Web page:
9. I found this post very interesting. I think that mankind throughout his evolution has been a nomad. We migrated, it is said, from a central genesis point and then populated the world. It may be that wanderlust is hard-wired into our geneology. Then we developed agriculture and attachments to the land became an aid to survival. This, too, may be hard-wired. So we have the dicotomy of attachment to “home” and no attachment. Various people may fit into the continuum at any point from home-bound at one extreme to vagabonds at the other. Also, people may move from one end of the continuum to the other at various points in thier life. To me, it is not an either/or decision. As we move through the stages of our lives, one way may seem best while at some other point the other makes sense. In any case, one of the traits that has made our species so successful in populating the planet is its ability to be either and still flourish.

  10. I like how recreation is a pun, and how we reroot by changing who we root for.

  11. There are a lot of very similar ideas in Peter Sloterdijk’s recent work, particularly the Spheres trilogy.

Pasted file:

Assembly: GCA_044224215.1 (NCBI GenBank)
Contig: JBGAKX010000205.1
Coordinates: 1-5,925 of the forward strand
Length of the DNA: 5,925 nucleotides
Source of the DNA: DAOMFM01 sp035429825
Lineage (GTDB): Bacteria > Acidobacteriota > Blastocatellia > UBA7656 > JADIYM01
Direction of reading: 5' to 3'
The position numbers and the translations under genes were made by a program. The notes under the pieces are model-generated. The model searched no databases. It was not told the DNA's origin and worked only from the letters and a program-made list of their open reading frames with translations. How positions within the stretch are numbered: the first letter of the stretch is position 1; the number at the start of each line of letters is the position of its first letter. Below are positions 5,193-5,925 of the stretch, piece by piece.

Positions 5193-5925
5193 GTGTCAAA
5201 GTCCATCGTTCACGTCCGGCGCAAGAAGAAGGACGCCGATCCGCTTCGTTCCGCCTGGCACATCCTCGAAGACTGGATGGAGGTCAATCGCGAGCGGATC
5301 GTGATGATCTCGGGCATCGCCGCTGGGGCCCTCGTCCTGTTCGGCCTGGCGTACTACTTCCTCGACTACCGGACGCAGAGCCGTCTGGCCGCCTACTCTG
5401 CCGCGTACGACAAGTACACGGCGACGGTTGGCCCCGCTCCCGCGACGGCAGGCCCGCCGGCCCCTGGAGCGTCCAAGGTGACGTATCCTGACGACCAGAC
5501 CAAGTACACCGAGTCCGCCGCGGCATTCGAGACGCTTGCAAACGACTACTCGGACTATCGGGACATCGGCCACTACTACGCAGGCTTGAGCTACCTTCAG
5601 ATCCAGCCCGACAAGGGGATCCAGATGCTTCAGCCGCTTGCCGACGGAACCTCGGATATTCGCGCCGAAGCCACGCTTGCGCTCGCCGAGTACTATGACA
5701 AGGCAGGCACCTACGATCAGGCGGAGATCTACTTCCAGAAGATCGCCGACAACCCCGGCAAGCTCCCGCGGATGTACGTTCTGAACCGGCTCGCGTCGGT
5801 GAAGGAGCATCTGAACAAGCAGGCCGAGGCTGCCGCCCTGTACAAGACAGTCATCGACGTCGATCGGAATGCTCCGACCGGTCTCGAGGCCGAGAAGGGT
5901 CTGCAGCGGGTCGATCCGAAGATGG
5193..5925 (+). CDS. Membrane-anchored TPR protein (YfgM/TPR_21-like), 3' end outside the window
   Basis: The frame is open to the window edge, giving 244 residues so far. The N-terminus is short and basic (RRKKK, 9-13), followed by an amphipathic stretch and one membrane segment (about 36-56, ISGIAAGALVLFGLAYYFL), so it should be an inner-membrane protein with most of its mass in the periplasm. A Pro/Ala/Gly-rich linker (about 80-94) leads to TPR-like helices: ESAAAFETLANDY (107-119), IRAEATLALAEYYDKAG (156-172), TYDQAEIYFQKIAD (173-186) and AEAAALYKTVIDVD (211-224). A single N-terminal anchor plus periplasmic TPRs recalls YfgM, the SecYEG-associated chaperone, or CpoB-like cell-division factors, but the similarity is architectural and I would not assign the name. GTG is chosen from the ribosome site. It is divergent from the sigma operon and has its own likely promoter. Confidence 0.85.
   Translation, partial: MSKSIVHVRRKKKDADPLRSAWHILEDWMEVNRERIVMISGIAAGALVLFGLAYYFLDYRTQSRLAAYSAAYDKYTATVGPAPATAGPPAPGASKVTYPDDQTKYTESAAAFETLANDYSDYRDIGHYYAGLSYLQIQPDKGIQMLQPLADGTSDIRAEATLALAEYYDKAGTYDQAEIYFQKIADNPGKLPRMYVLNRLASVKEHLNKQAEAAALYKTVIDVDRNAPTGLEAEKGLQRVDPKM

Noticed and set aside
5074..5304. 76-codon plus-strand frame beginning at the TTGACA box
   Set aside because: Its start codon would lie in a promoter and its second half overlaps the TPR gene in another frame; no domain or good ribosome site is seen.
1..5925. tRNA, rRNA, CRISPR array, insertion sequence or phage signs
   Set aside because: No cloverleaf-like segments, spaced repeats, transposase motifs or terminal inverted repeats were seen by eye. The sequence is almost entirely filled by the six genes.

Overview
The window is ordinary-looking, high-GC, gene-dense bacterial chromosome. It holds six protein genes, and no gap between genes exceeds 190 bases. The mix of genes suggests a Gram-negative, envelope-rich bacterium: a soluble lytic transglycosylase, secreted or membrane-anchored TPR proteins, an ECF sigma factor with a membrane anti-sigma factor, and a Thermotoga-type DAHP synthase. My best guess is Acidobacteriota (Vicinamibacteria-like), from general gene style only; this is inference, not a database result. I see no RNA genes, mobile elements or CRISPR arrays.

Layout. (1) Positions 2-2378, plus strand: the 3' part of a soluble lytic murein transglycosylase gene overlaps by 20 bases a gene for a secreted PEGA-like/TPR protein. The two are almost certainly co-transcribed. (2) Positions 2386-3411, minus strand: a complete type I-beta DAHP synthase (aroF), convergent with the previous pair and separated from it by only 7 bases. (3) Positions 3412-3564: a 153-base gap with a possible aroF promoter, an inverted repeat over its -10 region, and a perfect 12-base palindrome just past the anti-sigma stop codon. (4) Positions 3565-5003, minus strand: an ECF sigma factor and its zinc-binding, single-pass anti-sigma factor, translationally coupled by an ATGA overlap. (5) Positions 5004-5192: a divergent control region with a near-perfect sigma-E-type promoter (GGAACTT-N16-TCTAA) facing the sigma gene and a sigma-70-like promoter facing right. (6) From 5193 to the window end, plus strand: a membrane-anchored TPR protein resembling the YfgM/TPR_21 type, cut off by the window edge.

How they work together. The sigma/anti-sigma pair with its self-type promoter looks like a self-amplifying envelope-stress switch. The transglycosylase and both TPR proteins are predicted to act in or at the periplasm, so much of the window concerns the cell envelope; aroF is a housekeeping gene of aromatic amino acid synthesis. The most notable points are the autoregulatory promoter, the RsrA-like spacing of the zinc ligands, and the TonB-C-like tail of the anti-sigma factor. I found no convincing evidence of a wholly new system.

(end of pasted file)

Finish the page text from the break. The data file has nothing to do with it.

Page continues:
12. I don’t think Graeber quite thinks individualism is a disease in the way you said; while talking about that same tribal setting he says directly that an important part of those societies is precisely the ability to simply run away from social situations that you find intolerable.

  13. A large part of the desire to run away stems from the dissonance between the vision you had of yourself in school versus where you stand now. For many, the middle class script and existing social order will be more than they can negotiate. Running away from this psychological home is a means to clean the slate.

    This seems to be the classic “go west” storyline, where you can disappear and start a new life. Those with a high existing social status are less likely to run away.

  14. Christian Molick says